One of my strategies for making improvements began with the very word itself. Being positive in my communication was very important and while we were ultimately making changes to the golf course, the word change tends to hold a negative connotation with many individuals. However, when speaking about making improvements to the golf course most will find it hard to not feel as if something positive is going to be the end result. With this in mind, I made sure to communicate to the Membership at all points of the improvement process. In the beginning, I laid out a plan of what we were going to do and what would ultimately be the result. After presenting the ideas to our Green Committee, gaining their support, and then acting on the plan, I made sure the Membership was continually updated on the process. I let the Members know what they where seeing and why, and kept them informed of any improvements realized along the way. I also provided examples or anecdotes from others within the industry, which were pertinent to our situation. I was not afraid to let people know that at times the processes necessary to bring about improvement, would affect the appearance and/or the condition of the course. But in relative terms, they were looking at short-term pain for long-term gain. Once the worst of the improvement process effects were over, I would then communicate the progress we had made, including what the short-term pain had brought for improvement, and what the membership could expect to see in the future. In April, in this very space, Matt Shaffer of Merion Golf Club wrote of considering himself a “solution rather than a result.” Until I read Matt’s article, I did not think of what we were doing in these terms; however, bringing about improvements at Northland really was more about the solution to the problems rather than the immediate result.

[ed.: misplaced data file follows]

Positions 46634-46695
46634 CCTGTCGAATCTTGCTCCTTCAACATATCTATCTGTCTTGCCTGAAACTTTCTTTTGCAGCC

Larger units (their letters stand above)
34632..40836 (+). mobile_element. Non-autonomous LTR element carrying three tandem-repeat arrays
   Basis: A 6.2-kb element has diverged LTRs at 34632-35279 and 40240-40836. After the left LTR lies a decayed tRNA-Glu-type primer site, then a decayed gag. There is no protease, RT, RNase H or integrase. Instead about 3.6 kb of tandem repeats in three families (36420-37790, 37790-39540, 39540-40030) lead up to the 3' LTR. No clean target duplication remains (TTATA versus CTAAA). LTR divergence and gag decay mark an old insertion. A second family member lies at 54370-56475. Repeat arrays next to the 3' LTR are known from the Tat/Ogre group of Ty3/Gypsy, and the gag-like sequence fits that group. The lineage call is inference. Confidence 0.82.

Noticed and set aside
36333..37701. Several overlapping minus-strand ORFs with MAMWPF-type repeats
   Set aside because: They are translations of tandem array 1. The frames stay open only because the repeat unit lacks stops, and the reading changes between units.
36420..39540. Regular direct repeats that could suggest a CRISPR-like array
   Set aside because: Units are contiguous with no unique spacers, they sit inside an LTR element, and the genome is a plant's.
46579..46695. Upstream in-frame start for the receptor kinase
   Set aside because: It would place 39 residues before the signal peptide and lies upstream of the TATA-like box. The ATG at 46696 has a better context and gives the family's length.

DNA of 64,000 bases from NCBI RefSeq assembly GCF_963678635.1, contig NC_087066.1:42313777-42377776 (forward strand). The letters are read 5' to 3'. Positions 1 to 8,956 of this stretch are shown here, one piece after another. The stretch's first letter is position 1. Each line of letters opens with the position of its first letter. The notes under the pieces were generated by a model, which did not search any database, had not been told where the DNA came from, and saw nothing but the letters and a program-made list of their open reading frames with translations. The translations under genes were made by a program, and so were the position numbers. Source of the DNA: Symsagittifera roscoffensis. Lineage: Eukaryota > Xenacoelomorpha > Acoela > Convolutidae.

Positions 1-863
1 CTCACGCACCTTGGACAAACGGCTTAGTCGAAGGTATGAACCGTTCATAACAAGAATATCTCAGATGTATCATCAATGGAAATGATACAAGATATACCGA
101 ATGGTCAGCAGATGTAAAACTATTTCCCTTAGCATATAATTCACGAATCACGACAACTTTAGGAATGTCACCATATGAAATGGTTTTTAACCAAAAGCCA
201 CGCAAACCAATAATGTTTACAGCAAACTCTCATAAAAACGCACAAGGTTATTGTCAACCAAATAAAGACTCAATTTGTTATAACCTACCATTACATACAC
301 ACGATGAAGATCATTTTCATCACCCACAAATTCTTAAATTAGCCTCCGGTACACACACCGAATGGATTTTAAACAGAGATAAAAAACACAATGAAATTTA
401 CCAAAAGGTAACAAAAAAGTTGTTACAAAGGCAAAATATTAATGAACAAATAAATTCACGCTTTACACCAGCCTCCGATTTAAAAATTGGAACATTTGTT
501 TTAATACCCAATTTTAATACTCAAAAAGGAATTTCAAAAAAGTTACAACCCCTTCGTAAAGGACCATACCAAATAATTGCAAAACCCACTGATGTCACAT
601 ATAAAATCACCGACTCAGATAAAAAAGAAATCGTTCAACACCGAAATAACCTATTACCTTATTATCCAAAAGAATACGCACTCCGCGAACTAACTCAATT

By nature, Golf Course Superintendents are a modest lot. We tend to allow inner satisfaction with our accomplishments to keep us happy. Once the improvements are realized, be proud of it, show your membership the results and let them know what was gained by following the path you laid out for them.
A Big Thanks!
I want to thank my wonderful seasonal staff. Without them, all of the vision and planning would be nothing. Also, my full-time staff, Assistant Superintendent Jake Ryan, Golf Course Technician Rob Tripp, and Equipment Manager Chad Terch. They make all the little things happen on a daily basis and allow me to focus on the big picture. For their efforts, I am eternally grateful. My family who listens to me talk about Northland and turfgrass management more than they probably care to. Of course, I must also thank my wife, who after all the work I put in, might just be the reason I got the job, and who quickly puts me in my place when I let work come home with me. Her support and understanding make everything so much easier. Last but not least, thank you to Golf Course Trades for giving me the opportunity to share my story with my colleagues.